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Title: Discourse structure and temporal patterning : the case of French rugby commentary in the media of television and radio
Author: Thompson , Jonathan Allen
Awarding Body: Queen's University Belfast
Current Institution: Queen's University Belfast
Date of Award: 2013
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The issue of temporal patterning and its relationship with discourse structure has received considerable attention within recent research on tense and aspect. Most analyses of spoken data involve 'narratives' of various types, while work on written texts has explored literary narrative as well as different types of journalistic text. With specific reference to sports journalism, a small of amount of corpus-based research has been carried out on macrostructural features and tense usage in journalistic sports reports. By contrast, there are very few linguistic analyses of spoken sports commentaries, although the literature on tense and aspect generally views live sports commentary as prototypical 'Current Report' and contains many anecdotal comments regarding the dominance of the present tense. Based on a transcribed and encoded corpus of television and radio rugby commentaries, and drawing on the vast body of work on tense and aspect in discourse, this thesis analyses the macro-structure of spoken sports commentary and proposes a framework that can capture the key global features of the discourse. It examines the temporal patterns attested and explores the link between macro-structure and temporal patterning. The investigation of temporal patterning focuses on tense usage (particularly of the present tense), but also expands into broader questions prevalent in current research around temporal cohesion, such as the role of temporal connectors, as well as the functions of distinctive elements of sports commentary such as temporal reminders. The discussion includes a detailed analysis of the temporal features of 'Current Report' sections of sports commentaries and proposes that 'Current Report' can be considered a discourse mode. with distinctive temporal properties. Finally, the thesis analyses the differences between radio, television and written sports commentaries, arguing that both oral media share a set of distinctive linguistic features which are very different from those of written sports reports.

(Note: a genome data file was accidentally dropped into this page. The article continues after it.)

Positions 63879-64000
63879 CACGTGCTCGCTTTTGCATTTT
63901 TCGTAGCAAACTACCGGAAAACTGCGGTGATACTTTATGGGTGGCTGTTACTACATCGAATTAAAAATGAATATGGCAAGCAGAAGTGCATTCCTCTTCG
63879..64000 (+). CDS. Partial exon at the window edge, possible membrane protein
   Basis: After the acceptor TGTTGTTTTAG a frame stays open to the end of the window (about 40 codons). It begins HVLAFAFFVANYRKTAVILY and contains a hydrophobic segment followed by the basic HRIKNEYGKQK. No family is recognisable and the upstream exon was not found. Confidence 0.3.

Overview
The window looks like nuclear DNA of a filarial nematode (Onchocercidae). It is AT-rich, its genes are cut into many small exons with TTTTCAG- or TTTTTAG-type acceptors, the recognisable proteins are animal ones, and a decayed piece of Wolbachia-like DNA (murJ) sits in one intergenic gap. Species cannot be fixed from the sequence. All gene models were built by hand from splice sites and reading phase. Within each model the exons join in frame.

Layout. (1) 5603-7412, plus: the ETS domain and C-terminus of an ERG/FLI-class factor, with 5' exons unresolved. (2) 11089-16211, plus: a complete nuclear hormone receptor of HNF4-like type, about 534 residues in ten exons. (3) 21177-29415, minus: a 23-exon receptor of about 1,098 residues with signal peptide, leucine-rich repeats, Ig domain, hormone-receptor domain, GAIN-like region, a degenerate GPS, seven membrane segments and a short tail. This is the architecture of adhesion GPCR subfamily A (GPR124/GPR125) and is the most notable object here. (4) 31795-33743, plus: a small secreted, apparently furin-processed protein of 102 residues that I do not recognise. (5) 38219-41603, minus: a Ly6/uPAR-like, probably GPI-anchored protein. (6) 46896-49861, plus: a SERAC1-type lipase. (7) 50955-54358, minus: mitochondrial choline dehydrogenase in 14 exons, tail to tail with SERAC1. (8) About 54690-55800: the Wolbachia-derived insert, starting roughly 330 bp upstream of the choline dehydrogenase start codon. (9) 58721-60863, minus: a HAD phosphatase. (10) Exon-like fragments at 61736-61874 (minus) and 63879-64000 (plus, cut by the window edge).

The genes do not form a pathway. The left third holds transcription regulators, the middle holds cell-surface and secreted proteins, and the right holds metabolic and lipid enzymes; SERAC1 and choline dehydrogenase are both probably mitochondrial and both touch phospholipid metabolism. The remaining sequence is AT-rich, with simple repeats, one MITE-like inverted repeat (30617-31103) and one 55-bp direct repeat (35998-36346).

Supervisor: Not available Sponsor: Not available
Qualification Name: Thesis (Ph.D.) Qualification Level: Doctoral
EThOS ID:  DOI: Not available